Black Ash or Wisqoq has always been an important part of Mi’kmaw culture. Because it is flexible, strong and easy to work with it has been used by the Mi’kmaw to make axe handles, snowshoe frames, canoe ribs and to build baskets for hundreds of years.
Learn MoreThe Mi’kmaq were traditionally nomadic people (travelled from place to place). This required baskets to be built to carry food and supplies from their summer encampments near the shore of lakes, rivers and the ocean to their inland camps during the winter months. At first these baskets were very simply and were made from roots and other woody fibres and resembled bags more than baskets. It wasn’t until Europeans arrived in Nova Scotia that Mi’kmaw basket makers first started making and selling splint baskets. At first they sold large work baskets used to package produce such as potatoes. Once larger industries starting taking over and people started to move into the cities, the basket makers started creating and selling fancy baskets with elaborate designs and coloured strips. They also started to make wooden flowers and other craft out of the ash to sell.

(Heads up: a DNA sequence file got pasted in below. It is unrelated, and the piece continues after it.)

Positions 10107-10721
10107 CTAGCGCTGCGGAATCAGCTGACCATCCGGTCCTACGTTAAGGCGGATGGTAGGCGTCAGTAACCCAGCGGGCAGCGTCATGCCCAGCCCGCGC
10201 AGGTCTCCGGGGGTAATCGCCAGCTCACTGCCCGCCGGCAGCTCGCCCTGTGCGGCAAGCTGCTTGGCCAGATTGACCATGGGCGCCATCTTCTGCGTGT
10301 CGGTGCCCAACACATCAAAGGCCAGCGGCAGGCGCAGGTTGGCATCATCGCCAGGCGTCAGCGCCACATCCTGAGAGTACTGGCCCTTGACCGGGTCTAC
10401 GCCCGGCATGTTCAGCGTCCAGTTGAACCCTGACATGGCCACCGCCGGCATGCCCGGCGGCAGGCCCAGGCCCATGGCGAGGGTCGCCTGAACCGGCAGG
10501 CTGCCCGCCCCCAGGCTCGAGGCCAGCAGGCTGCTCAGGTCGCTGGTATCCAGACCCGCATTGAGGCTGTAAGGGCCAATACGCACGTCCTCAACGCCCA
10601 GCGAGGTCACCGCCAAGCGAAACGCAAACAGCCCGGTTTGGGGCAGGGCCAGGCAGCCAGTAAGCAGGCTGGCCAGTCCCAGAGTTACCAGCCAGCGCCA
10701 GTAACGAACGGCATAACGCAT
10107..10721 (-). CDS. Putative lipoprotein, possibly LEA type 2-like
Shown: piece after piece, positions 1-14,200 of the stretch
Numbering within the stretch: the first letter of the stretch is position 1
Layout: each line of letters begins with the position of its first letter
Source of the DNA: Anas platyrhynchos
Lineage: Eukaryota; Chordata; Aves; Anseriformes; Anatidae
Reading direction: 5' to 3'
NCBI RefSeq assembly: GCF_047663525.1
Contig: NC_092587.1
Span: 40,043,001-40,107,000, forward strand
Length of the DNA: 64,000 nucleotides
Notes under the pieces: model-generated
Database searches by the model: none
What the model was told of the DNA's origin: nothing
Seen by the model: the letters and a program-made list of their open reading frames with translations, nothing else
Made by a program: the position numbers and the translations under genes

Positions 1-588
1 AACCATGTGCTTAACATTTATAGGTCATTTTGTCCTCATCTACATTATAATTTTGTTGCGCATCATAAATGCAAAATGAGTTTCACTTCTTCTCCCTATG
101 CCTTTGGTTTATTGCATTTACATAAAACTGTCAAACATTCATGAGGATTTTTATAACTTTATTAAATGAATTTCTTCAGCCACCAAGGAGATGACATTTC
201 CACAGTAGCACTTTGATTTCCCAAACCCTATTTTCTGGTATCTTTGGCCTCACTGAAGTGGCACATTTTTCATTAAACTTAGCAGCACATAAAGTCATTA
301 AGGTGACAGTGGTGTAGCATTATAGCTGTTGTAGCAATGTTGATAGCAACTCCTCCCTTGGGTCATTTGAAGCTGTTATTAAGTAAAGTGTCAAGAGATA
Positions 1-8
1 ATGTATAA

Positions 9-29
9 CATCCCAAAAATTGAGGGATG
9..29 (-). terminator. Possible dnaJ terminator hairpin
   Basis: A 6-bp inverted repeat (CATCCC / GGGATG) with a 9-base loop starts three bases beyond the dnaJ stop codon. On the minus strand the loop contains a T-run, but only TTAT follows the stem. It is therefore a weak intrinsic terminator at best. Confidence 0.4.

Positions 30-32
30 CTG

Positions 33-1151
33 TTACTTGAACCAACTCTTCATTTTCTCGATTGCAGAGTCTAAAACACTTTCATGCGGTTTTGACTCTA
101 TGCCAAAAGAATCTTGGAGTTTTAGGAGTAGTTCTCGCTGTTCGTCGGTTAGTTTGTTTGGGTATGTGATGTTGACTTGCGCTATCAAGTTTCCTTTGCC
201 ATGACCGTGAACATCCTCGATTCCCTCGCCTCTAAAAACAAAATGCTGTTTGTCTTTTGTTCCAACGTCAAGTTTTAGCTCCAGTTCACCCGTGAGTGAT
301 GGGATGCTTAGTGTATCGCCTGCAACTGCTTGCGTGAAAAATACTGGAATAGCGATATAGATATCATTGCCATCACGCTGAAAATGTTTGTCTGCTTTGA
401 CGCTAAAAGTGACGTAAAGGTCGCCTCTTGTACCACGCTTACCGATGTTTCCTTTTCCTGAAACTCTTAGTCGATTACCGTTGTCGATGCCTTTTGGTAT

Wisqoq: Mi’kmaw Traditional Black Ash Basket Instructional Video (Sneak Peek)
beat (ash) into strips
make basket splints
cast on in knitting
cast off in knitting
weave base of basket
cut strips(for basket making)
wire a message
to call by phone
ash strip (for weaving baskets)
splint (for basket making)
Click here for the Mi’kmaw Talking Dictionary